ORB 3D Printer

Superfast Modular 3D Printing

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The mission of the ORB 3D project is to dramatically improve the speed, open innovation, and accessibility of 3D printers, so that they become as ubiquitous and useful as common paper printers.



The mission of the ORB 3D project is to dramatically improve the speed, open innovation, and accessibility of 3D printers, so that they become as ubiquitous and useful as common paper printers.

We also envision ORB and its groundbreaking technologies aiding many worldwide issues, including medicine, food, disaster relief, and medical research, where timeliness and open development saves lives.

We understand three main challenges that 3D printers must overcome in order for 3D printing to advance.

  1. 3D printers are too slow, making it difficult to rapidly prototype in homes and schools. Faster 3D printing speeds are also needed in other environments, such as manufacturing.
  2. 3D printers are too complicated to modify, as all parts are centralized into pre-made driver boards.
  3. 3D printers are too complicated to use; they have much steeper learning curves than “2D” paper printers. Primarily designed for computer geeks, they do not integrate software, hardware, and design well.


We are currently on the 5th major revision of our prototype, standardizing the electronics modules, improving hardware configurations for the end-user and developing the ORB Studio software. In designing the ORB 3D printer, we have worked hard to grow our understanding of 3D printers, learning new techniques with each iteration of our design. Each major revision is dramatically different from the other in how we’ve come to realize the mechanics, architecture and interface for ORB. They all approach our vision of a more user-responsive paradigm for 3D printing.

We are approaching what we would consider our “Alpha” model, featuring demonstrable functionality in the core principles of our Design Paradigm.



The pace of our world demands faster printing. Just like the dot matrix gave way to the inkjet, ultimately being replaced by the laser printer, ORB aims to revolutionize the speed of 3D printers in the industry.

We envision a world where 3D printing would move at your speed. In schools, real world-design would take place at a real-world pace with 3D printers allowing for rapid iteration in-class. Imagine the possibilities for disaster relief and assistive technologies in remote regions of the world. Utilizing three core technologies, our goal is to make objects as quickly as you need them.

ORB utilizes three new technologies with the goal of making objects rapidly.

  1. Spinning Disc: Much like a vinyl record player or hard drive, ORB’s spinning disc spins while the extruder moves over it. By rotating at high velocity, it allows objects to print much faster.
  2. MultiHeat: Multiple heater elements are stacked on top of each other with a small gap. By heating incrementally, fast-moving plastic can travel much more efficiently. Without MultiHeat, the movement speed of the spinning disc is still limited to how fast the heater can warm plastic.
  3. Multi Material: Custom plastic filaments and Modules allow for printing anything from circuitry to cakes. We are also researching materials that allow for quicker and more imaginative prints, constantly experimenting with combinations of materials and different methods to produce precise, dynamic objects.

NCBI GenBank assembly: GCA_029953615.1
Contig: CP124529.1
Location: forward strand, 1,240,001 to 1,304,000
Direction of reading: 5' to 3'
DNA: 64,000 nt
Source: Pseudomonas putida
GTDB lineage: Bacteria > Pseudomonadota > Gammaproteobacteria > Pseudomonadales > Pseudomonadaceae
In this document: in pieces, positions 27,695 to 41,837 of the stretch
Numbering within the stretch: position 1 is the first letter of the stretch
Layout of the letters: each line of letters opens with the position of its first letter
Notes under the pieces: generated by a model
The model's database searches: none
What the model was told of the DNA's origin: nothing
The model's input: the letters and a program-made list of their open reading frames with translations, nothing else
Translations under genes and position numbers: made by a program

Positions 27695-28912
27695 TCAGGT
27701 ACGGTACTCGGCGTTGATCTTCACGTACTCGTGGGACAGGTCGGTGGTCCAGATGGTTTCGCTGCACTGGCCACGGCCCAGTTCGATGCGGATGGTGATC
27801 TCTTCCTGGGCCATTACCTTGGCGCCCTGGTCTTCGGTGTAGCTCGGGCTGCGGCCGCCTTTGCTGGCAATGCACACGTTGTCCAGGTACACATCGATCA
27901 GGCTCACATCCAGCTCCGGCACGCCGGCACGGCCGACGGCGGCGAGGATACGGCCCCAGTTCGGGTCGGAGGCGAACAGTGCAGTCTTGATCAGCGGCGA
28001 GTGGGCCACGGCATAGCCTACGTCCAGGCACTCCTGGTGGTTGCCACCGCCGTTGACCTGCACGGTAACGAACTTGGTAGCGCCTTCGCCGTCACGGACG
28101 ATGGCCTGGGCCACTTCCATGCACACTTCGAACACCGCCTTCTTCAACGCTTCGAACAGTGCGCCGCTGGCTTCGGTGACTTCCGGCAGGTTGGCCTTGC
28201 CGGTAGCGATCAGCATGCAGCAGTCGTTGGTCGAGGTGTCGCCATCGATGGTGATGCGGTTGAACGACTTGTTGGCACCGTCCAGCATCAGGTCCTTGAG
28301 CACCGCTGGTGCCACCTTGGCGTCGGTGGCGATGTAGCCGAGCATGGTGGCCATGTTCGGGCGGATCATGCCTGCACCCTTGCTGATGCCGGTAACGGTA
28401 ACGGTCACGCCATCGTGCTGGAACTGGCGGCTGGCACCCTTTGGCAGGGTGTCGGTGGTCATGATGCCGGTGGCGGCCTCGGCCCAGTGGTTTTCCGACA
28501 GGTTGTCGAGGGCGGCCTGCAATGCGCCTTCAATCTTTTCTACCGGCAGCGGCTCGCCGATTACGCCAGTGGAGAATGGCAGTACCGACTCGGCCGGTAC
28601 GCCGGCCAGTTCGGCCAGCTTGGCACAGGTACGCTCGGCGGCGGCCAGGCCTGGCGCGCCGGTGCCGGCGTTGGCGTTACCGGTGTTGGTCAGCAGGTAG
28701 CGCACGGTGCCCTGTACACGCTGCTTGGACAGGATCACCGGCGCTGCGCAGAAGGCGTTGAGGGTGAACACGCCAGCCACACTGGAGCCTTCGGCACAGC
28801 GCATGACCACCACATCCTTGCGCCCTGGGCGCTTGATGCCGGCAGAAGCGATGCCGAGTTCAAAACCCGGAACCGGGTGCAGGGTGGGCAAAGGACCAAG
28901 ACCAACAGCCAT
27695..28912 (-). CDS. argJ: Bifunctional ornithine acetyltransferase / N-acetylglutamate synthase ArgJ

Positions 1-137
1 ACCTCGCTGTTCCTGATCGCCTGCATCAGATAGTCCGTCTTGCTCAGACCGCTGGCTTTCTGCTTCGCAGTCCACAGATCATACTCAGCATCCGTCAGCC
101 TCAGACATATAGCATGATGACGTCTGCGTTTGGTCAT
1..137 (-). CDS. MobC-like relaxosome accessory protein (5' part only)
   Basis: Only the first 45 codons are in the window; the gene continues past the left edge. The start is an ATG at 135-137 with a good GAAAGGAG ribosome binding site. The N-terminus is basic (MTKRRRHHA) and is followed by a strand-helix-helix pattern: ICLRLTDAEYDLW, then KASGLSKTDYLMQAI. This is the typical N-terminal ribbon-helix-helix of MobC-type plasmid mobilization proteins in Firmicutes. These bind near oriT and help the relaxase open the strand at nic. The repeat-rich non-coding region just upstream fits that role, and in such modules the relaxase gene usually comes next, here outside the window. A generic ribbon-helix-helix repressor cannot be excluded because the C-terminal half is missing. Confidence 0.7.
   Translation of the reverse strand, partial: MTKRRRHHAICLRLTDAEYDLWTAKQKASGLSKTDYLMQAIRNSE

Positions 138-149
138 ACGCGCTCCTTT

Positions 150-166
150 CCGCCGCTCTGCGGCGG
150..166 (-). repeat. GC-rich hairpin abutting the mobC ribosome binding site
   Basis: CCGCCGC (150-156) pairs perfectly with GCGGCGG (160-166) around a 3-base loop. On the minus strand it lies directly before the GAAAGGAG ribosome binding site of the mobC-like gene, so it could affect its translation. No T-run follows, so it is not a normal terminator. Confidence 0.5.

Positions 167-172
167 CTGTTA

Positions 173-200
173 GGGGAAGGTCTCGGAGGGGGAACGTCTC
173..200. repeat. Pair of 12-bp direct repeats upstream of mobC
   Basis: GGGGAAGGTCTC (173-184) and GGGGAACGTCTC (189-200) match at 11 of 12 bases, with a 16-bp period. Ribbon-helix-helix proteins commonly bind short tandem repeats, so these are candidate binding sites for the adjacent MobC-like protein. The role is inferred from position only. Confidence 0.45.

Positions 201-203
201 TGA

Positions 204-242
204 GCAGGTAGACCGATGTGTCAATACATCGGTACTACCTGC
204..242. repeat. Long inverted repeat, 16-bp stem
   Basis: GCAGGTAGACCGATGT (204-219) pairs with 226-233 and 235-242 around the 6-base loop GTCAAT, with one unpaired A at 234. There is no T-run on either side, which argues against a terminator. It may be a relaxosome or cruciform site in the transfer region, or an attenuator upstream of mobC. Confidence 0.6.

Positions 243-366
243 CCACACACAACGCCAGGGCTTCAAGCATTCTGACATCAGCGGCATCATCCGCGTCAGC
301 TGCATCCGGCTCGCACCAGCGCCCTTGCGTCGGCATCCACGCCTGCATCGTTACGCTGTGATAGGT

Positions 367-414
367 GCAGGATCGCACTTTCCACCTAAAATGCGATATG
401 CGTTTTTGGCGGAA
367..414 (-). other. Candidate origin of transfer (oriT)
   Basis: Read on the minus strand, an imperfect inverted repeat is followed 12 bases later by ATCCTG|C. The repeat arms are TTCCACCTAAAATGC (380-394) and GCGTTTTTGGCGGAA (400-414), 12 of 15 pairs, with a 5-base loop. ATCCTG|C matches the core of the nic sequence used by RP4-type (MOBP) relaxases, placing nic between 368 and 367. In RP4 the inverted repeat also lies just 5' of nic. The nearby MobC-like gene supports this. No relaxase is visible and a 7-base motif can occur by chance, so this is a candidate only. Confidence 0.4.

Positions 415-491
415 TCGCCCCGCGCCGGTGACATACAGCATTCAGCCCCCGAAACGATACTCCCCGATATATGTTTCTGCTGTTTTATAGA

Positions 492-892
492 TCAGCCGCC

MODULAR ARCHITECTURE (for easy and open printer development)

Today’s 3D printers are generally closed for innovation; you need to have extensive engineering experience to add to or change your 3D printer. While the proliferation of open-source 3D printers has sparked a global maker manufacturing revolution, the modification of these 3D printers still remains limited to a select few of engineers due to the growing complexity of centralized CNC control.

ORB solves this issue with Modularity. Every major mechanical/electrical component in ORB is an individual Module, or building block, that can be connected to add more functionality. Modularity vastly reduces the risk of failure of the entire system by removing interdependencies and ‘sandboxing’ individual...

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  • Project Log 4 - Focusing on the Future

    Thomas Suarez05/31/2016 at 01:31 0 comments

    June 2016

    With the core mechanics implemented, we are working to improve the speed at which the ORB can operate. With initial concepts for MultiHeat, Multi-Material, and Laser Scanner, we are excited to move to the next phase of the project, incorporating new technologies into 3D printers for faster print speeds and accessibility for the end-user.

    Parallel to these mechanical improvements, we are standardizing the printed circuit boards (PCBs) for each PEASH module and incorporating the electrical components such as wiring and input/output ports into a more production-ready design.

    We are developing an Alpha version of the ORB Studio software, so that we can begin testing with a small community of users. This will allow us to gather feedback so we can rapidly improve ORB Studio, making the ORB 3D printing experience as easy as using a paper printer.

    We are enthusiastic about the progress we have made thus far and excited to share our project with the world, working with a growing community of users who will use 3D printing technology to shape our world.

  • ​Project Log 3 - Automated Fabrication

    Thomas Suarez05/31/2016 at 01:30 0 comments

    January 2016

    Making the giant leap from manual fabrication to automated, laser cut precision, our prototype has increased dramatically in reliability and robustness. Through CAD designed, laser cut parts, the relationship between the moving parts of the printer is now more accurately realized, producing a more elegant and robust printing experience. Thinking about ways to enhance ORB’s assemblies, we are currently aiming to accelerate print speed through both mechanical design and new software implementations.

    April 2016